Johnson helped set aside about $40 million for the first two
years of the program before he left office in December. Although
the program saw its funding increase in the past few years,
other areas of the state budget have been dramatically reduced.
That has made the laptop program a target for criticism from
some lawmakers and advocacy groups.
Rep. Paul Condino, a Southfield Democrat, said the funding now
going to the laptop program would be better spent on efforts to
increase jobs in Michigan, which saw its unemployment rate hit
7.1 percent in May to tie with Mississippi as the nation's
"Michigan is in crisis right now," he said. "We need to make
sure the parents of these kids are working."
Granholm proposed cutting $3.7 million in state funding for the
program in the new fiscal year that begins on Oct. 1 as the
state struggles to fix an estimated $772 million shortfall.
The program's federal funding could drop from $17.3 million to
$4.6 million in the new budget year, state budget office
spokesman Greg Bird said.
The elimination of all but a few million federal dollars would
prevent the program from expanding to other schools and keep
teachers already in it from fully implementing some parts of the
program, including a student achievement assessment, program
spokeswoman Leslie Wilson said.
Schools that already have laptop computers through the program
would be able to keep them because they have been purchased from
HP, which signed a four-year, $68 million contract with the
state, said Wilson, who is the director of professional and
curriculum development for the program.
Thanks in part to its promising early results, House Republican
leaders are taking a different approach to the program than the
They've set aside $11 million for the program, including $3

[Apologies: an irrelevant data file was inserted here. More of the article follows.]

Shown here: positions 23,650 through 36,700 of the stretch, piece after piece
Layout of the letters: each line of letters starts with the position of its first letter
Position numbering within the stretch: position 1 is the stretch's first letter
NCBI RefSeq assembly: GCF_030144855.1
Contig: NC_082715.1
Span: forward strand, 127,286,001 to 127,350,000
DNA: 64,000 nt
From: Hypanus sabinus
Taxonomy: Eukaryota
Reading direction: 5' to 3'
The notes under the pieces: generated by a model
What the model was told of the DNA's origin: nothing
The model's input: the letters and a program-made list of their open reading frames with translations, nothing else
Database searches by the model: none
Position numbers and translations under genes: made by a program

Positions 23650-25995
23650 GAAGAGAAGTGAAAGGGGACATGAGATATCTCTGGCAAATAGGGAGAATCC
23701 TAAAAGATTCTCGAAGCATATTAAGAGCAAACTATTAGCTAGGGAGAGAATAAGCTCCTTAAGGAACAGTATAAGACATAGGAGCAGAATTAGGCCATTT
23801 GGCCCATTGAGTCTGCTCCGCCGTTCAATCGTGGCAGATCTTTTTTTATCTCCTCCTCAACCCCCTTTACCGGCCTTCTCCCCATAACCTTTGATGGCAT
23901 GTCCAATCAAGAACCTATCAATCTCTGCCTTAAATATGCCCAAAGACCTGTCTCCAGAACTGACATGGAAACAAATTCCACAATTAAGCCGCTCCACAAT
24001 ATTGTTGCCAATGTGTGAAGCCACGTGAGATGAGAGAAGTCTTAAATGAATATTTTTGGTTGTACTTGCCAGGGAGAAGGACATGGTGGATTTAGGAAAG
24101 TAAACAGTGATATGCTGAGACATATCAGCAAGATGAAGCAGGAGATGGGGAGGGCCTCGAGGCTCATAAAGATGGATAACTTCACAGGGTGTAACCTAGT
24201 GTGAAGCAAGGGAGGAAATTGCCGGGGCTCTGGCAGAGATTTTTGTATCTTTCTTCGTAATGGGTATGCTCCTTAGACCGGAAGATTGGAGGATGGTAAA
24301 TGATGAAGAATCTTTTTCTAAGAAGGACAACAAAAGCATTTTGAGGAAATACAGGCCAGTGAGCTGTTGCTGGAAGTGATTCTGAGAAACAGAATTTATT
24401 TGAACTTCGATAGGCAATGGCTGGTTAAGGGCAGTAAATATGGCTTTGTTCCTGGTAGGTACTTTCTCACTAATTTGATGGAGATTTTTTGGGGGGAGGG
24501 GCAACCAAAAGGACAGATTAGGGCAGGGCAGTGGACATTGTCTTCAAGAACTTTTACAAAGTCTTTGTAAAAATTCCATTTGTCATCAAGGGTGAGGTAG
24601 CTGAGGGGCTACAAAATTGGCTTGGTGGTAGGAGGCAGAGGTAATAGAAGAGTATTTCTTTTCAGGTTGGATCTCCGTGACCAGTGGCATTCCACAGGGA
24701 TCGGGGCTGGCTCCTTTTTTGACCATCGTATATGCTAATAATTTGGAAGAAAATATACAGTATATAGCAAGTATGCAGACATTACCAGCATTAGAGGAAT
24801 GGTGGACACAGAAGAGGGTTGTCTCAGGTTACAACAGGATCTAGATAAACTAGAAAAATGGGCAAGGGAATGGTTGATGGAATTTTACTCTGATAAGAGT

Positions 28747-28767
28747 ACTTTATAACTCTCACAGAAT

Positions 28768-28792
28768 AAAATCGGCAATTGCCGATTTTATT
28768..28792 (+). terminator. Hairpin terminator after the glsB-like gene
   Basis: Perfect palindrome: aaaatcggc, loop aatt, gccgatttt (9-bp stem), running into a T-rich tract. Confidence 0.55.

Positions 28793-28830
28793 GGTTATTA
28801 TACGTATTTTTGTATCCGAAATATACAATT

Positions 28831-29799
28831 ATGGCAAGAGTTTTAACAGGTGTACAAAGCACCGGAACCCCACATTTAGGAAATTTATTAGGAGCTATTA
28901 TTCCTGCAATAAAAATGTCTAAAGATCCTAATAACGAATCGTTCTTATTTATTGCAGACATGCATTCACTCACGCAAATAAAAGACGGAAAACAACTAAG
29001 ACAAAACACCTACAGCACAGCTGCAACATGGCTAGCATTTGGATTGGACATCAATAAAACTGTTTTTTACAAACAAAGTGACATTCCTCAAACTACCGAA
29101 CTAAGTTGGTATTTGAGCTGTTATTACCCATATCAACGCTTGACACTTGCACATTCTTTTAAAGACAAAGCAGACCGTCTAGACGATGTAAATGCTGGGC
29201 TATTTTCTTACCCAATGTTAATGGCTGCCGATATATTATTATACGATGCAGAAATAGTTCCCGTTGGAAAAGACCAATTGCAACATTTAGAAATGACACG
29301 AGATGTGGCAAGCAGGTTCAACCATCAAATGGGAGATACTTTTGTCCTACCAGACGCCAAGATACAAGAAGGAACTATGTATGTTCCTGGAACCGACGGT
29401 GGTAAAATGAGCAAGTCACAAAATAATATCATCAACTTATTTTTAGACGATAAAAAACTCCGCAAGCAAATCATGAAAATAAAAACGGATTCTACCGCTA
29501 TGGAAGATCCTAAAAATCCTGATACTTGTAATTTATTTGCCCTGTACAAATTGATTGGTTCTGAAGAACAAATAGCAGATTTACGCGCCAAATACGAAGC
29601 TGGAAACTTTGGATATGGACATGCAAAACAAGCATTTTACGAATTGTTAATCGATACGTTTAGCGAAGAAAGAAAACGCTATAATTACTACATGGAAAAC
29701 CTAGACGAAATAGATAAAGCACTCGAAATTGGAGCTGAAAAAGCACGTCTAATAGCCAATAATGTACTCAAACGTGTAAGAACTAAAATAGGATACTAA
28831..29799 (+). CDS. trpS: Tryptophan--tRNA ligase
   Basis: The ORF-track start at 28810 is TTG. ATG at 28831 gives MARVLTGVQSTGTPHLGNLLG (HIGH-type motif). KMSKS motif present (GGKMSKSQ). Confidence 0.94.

million in state funds and $3 million in federal money expected
to be left over from this year. Their plan requires that
one-quarter of the federal funding be used for statewide
Many program participants say it's worth the price tag, because
it gets students more excited about learning, boosts attendance,
and reduces behavior problems.
Peggy O'Keeffe, director of instruction for the Bendle Public
School District, said laptops used by students between grades
three and eight are encouraging more research and more writing.
"I've been involved in education for over 20 years, and this is
the most exciting project I've ever been involved with,"
O'Keeffe said. "It changes the assignments so the students are a
lot more actively engaged. If students are studying the American
Revolution, they do a PowerPoint presentation, they do research
O'Keeffe also said the program is helping bring new technology
and internet access to many children, and their parents, who
don't have them at home. More than half of the district's 1,247
students are from poor families and qualified for a free or
reduced-price lunch in the last school year.
The district provides computer training for parents so they can
learn about software applications such as word processing and
understand what their children are doing at school, O'Keeffe
Granholm's office referred all questions about FTL to Ferris
State University, which now oversees the program. Oversight was
transferred from the Michigan Virtual University to Ferris State
When asked about the change, Wilson said the thinking had always